In Our Hearts Stories
Less than 20% of those diagnosed with a brain tumour survive beyond five years
Father-of-two Stuart Edwards, from Devizes in Wiltshire, complained of ‘aching eyes’ two months prior to his shock diagnosis with a grade 4 glioblastoma multiforme (GBM) in April 2021.
After multiple surgeries, radiotherapy and chemotherapy, Stuart’s body began to grow weak from his treatment and his seizures returned. After an MRI scan confirmed the cancer had spread to his spine, Stuart received palliative care and he died aged 52 on 8 October 2021 in John Radcliffe Hospital in Oxford, with his loving family by his side.
Stuart’s widow Melanie tells his story…Stuart loved his online gaming. He’d be at the screen for hours at a time unless he was trying to cut down on screen time. He also worked with computers as a regional sales director for a software company but he always made time for his family and he loved our girls, Maddie, 20, and Izy, 17. We’d go on holiday twice a year as a family and as much as we loved to travel, Stuart was a homebody and loved being in the Wiltshire countryside.
Stuart started getting headaches in February 2021. He would also get pain in his neck and the headaches developed into migraines, meaning he would need to lie down in the dark until he felt better. This was unusual for him – he’d never suffered from headaches before.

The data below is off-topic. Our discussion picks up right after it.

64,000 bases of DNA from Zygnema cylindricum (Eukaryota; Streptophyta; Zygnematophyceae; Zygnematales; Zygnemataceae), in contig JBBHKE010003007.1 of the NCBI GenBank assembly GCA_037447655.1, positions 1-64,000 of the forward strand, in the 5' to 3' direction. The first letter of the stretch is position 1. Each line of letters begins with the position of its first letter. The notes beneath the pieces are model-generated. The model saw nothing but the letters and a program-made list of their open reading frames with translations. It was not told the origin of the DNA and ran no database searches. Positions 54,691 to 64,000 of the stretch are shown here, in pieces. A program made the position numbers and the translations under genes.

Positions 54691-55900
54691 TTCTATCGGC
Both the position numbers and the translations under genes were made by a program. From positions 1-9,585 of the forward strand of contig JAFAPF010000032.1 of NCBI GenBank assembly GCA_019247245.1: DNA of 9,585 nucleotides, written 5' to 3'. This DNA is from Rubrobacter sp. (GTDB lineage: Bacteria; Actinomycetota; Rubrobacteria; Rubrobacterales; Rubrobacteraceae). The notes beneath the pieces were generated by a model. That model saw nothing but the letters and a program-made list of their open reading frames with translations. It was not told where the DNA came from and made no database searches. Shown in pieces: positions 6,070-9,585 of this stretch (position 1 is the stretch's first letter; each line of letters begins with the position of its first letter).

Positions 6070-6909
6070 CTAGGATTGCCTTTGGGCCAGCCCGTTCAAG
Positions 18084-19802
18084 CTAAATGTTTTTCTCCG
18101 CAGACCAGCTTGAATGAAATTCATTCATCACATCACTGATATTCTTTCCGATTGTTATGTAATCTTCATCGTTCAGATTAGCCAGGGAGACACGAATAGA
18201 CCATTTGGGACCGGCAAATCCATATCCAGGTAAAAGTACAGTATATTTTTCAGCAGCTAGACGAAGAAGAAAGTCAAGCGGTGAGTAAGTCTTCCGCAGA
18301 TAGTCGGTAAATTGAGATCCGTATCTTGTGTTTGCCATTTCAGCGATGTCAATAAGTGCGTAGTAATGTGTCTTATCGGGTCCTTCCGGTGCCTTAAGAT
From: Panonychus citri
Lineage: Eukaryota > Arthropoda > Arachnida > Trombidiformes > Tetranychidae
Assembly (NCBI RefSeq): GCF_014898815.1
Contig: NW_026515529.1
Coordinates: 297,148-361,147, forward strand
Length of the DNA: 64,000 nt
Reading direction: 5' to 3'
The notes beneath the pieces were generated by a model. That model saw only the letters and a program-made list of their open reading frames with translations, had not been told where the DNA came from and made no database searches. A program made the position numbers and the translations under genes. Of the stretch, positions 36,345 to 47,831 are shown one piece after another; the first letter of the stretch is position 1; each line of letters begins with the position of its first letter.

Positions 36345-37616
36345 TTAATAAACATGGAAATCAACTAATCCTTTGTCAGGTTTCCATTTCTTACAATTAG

A month later he was seeing sparkly lights moving across his vision. No matter how many eye tests he had, none of his glasses prescriptions would correct his blurred vision. He was struggling to use the computer for work, let alone gaming.
During the COVID-19 lockdown, Stuart had an appointment with the GP over the phone and was referred to a local clinic for physiotherapy. At this point the headaches had progressed to vertigo, unsteadiness on his feet and he began to have seizures. The physio didn’t help and acupuncture, which we paid for privately, would only offer temporary relief.
At this point, Stuart’s mental health meant he was very anxious and walking about was challenging, leaving him to feel like he would collapse at any moment.
“It was the middle of April before he could eventually attend an in-person appointment with the GP, who noticed pressure behind one eye and advised us to go to A&E.”